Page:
Irreducible complexity

(Difference between revisions)
Jump to: navigation, search
(Scaffolding)
Line 10: Line 10:
 
The argument that evolution always proceeds by adding parts is false. Natural selection can remove parts as well as add them. For instance, whales have no hind legs, but retain vestigial pelvises where their ancestors' legs were attached.
 
The argument that evolution always proceeds by adding parts is false. Natural selection can remove parts as well as add them. For instance, whales have no hind legs, but retain vestigial pelvises where their ancestors' legs were attached.
  
Another example of an irreducibly complex system is a gothic arch: if any stone is removed, the arch falls down. The way to build such a system is to install a scaffold, build the arch, then remove the scaffolding. Similarly, biological mechanisms do not have to co-exist with the structures that allowed them to evolve the way they did.
+
Another example of an irreducibly complex system is a gothic arch: if any stone is removed, the arch falls down. The way to build such a system is to install a scaffold, build the arch, then remove the scaffolding. Similarly, biological mechanisms do not have to co-exist with the structures that allowed them to evolve the way they did. There is therefore no reason to accept the claim that if a system is irreducibly complex that it cannot be built gradually.
  
 
===Incomplete systems can still have a function===
 
===Incomplete systems can still have a function===

Revision as of 13:01, 13 June 2010

Wikipedia-logo-en.png
For more information, see the Wikipedia article:

Irreducible complexity, as defined by Michael Behe in Darwin's Black Box is a property of a system such that if any part is removed, the system ceases to function. Irreducible complexity is often used as an argument for Intelligent design.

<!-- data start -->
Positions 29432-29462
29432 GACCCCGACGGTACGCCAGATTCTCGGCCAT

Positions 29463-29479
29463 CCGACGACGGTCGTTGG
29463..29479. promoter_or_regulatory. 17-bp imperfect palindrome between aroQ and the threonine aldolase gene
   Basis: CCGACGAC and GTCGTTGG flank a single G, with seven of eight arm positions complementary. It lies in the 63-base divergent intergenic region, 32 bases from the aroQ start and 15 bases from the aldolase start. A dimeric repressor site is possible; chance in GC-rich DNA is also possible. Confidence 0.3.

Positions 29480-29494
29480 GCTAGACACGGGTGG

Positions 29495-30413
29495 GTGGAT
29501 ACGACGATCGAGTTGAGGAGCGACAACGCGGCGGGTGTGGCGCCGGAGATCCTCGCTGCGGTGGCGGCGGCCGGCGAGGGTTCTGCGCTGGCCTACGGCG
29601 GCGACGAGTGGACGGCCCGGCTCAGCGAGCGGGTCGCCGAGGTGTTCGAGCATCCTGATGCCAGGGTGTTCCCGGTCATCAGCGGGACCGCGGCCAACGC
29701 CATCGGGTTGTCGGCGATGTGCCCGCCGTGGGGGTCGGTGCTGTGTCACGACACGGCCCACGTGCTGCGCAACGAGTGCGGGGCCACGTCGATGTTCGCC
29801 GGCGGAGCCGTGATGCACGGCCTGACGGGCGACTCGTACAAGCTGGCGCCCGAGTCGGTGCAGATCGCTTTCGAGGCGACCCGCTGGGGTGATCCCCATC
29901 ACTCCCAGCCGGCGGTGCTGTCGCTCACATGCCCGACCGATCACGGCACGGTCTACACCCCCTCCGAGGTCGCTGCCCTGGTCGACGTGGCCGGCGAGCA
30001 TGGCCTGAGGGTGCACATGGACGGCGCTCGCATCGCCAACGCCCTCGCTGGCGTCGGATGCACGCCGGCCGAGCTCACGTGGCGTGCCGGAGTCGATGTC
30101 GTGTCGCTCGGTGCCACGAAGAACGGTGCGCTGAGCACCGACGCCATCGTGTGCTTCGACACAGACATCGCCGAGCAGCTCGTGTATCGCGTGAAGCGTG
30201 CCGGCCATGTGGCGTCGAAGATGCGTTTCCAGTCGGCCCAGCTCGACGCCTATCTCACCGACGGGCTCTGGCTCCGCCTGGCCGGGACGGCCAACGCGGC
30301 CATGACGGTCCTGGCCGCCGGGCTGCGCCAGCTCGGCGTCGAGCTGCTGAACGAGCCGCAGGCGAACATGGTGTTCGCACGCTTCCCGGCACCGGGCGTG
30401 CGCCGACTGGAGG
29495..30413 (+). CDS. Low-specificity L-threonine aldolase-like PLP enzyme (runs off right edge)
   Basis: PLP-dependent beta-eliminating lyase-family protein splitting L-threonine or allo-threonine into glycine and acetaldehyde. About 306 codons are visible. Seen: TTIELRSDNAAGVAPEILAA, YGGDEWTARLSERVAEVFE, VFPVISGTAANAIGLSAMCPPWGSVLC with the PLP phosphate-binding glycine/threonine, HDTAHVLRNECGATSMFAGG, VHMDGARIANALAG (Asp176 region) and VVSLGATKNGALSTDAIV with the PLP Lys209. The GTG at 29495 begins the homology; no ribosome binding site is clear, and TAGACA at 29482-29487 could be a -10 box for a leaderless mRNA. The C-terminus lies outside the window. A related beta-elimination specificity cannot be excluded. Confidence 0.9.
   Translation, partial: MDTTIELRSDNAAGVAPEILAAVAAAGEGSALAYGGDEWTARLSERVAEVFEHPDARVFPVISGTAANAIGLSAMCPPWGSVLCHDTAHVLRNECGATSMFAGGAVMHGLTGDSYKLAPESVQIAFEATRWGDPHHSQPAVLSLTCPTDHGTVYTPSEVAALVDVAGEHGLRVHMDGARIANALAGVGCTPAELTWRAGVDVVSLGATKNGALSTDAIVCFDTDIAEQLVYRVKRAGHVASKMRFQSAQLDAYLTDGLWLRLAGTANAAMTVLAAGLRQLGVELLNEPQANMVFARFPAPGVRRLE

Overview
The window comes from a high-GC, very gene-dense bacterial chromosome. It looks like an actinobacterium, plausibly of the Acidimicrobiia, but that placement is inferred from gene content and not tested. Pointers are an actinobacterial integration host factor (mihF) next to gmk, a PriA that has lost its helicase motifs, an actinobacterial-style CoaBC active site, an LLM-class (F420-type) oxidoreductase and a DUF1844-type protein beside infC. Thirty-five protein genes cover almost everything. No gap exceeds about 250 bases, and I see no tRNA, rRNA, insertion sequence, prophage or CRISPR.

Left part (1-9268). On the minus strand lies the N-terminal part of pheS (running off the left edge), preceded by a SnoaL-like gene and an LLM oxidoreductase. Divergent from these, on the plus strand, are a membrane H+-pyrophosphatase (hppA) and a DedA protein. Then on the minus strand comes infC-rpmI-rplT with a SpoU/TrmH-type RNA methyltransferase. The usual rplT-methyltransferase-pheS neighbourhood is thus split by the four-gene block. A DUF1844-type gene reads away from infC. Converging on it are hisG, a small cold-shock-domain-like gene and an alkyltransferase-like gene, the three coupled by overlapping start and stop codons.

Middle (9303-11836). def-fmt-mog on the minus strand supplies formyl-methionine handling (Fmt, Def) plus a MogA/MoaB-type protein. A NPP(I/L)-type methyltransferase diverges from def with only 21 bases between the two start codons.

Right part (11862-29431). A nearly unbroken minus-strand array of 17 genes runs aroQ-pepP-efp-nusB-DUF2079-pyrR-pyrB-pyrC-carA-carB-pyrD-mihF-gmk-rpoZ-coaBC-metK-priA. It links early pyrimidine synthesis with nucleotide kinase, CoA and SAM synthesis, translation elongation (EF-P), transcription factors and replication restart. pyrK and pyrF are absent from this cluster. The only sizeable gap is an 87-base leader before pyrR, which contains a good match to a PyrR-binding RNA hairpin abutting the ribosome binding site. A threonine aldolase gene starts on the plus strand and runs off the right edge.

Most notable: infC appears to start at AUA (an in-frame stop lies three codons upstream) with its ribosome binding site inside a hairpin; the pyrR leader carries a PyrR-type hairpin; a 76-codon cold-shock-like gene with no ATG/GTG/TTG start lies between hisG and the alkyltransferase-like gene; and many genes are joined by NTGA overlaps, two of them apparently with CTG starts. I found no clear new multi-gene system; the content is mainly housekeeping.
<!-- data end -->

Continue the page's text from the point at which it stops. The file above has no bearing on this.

The classic illustration of an irreducibly complex system is a mousetrap: it consists of a base, hammer, spring, catch (or trigger), and fasteners to hold the pieces together. If any of those parts is removed, the mousetrap no longer works.

The argument, then, is that since evolution proceeds by adding parts to an existing system one by one, the precursors of an irreducibly complex system would have been useless, and would not have been selected for. Ergo, all of the pieces had to be put together by an intelligent designer.

Contents

Counter-arguments

Scaffolding

The argument that evolution always proceeds by adding parts is false. Natural selection can remove parts as well as add them. For instance, whales have no hind legs, but retain vestigial pelvises where their ancestors' legs were attached.

Another example of an irreducibly complex system is a gothic arch: if any stone is removed, the arch falls down. The way to build such a system is to install a scaffold, build the arch, then remove the scaffolding. Similarly, biological mechanisms do not have to co-exist with the structures that allowed them to evolve the way they did. There is therefore no reason to accept the claim that if a system is irreducibly complex that it cannot be built gradually.

Incomplete systems can still have a function

While it is true that an irreducibly complex system with a missing part loses its original function, it may still have some other function. For instance, a mousetrap without a catch can still work as a tie clip, or a paperweight. A mousetrap without a base can be nailed to the floor. Such a mousetrap would not be as useful, but would still function.